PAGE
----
Greetings from a Small Greek Island

A brief introduction to life off the grid.

When Nicholas and I bought our first boat, a 23 foot wooden ketch called Frolic, back in February 1981, little did we realise that this would eventually lead to a lifestyle that is far from conventional and a long way from our starting point as white middle class South African graduates.

Home is now the small Greek island of Symi in the Dodecanese, about 25 nautical miles north of Rhodes and within spitting distance of the Turkish coast. We have lived off the grid for decades now, experimenting with a permaculture-inspired lifestyle that aims to be as self-sufficient as possible.  We try to grow as much of our own food as we can, despite having settled on an island that is famously dry and has more perpendicular surfaces than horizontal ones.  Every year brings its challenges, particularly as Symi is seeing the effects of climate change as the summer drought grows ever longer.

I have been blogging Symi since 2001 as part of my work for Symi Visitor Accommodation but I am often asked to write about aspects of living here on a more personal level. This is for those of you who are more interested in how one can live all year round without mains electricity than what life is like for tourists visiting the island.



Author: adrianashum1960

Writer, foodie and self-sufficiency enthusiast.

2 thoughts on “Greetings from a Small Greek Island”

  1. Dear Adriana,

    Your blog gives me a lift on many’s a dark day in Scotland!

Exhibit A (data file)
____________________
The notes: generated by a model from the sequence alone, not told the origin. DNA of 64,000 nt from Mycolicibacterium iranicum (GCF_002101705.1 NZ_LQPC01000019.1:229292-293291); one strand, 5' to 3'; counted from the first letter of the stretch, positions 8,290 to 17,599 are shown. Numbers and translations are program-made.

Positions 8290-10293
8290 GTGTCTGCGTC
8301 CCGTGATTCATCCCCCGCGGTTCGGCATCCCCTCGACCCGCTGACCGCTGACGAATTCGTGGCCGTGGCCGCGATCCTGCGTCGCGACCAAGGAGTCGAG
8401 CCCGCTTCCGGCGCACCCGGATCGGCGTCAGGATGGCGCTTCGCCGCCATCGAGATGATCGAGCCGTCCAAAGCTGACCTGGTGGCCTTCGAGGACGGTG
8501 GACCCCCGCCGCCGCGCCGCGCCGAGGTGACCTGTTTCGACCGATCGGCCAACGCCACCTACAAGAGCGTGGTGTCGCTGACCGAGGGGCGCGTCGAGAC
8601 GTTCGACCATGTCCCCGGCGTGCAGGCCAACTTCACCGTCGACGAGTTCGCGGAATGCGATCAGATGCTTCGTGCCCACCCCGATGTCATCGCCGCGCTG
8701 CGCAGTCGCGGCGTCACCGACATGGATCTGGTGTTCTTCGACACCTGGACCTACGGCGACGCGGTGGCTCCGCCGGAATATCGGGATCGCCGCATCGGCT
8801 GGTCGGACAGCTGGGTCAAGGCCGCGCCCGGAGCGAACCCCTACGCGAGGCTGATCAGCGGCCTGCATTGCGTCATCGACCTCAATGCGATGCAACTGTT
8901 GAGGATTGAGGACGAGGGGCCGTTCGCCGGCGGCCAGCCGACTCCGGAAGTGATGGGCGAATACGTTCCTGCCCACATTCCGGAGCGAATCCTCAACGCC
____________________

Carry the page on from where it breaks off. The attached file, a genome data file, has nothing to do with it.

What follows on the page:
In 1991 My daughter was studying modern Greek at University and, following a family tragedy, suggested we all spend that summer in Skiathos where she was going to be working! Bedlam! Skiathos in the high season!

    In the plane home, my late husband, with a copy of
    “The Which Guide to the Greek Islands” on his knee said
    “I’ve found an unspoilt Greek Island! This is where I am taking you next summer!”
    It was Symi.

    Although sadness and loss was my main emotion underlying all the experiences in and around Symi – I had lost my lovely 21 year old daughter the previous Easter.
    Symi is where I began to heal.
    Sitting on a bench halfway down the Kali Strata overlooking the bay, the opening lines of a story came to me

    “She walked down the Kali Strata……”
    I could just see my Jinny, eyes bright, full of joy in the beauty of the classical ruined buildings, the glorious wrought iron balconies, the sparkling sea; the kind generous warm hearted people; Jinny, heading down the Kali Strata with a spring in her step wearing those Greek thonged sandals -full of the joy of life.
    I would give her a life!

    I never completed the story – too painful at the time and, I had to return to my History of Art Teaching Post in Ascot England.

    Now retired and on my own these eight years, I wonder at times if maybe I ought to return to Symi and write her story!
    Periodically I would look up accommodation in Symi for one person in the low season and dream! It’s a bit daunting on one’s own however, especially with no Greek language knowledge other than a few phrases.

    These thoughts, in recent years, Adriana, are why I turn, time and again, to your posts on Symi! They give me great pleasure! Thank you very much.

    May Ramage Collins

    1. Dear May, Thank you for sharing this. Don’t be afraid of coming to Symi on linguistic grounds – it is perfectly possible to function here without being fluent in Greek. Please feel free to email me. My email address is on my blog. Best wishes, Adriana

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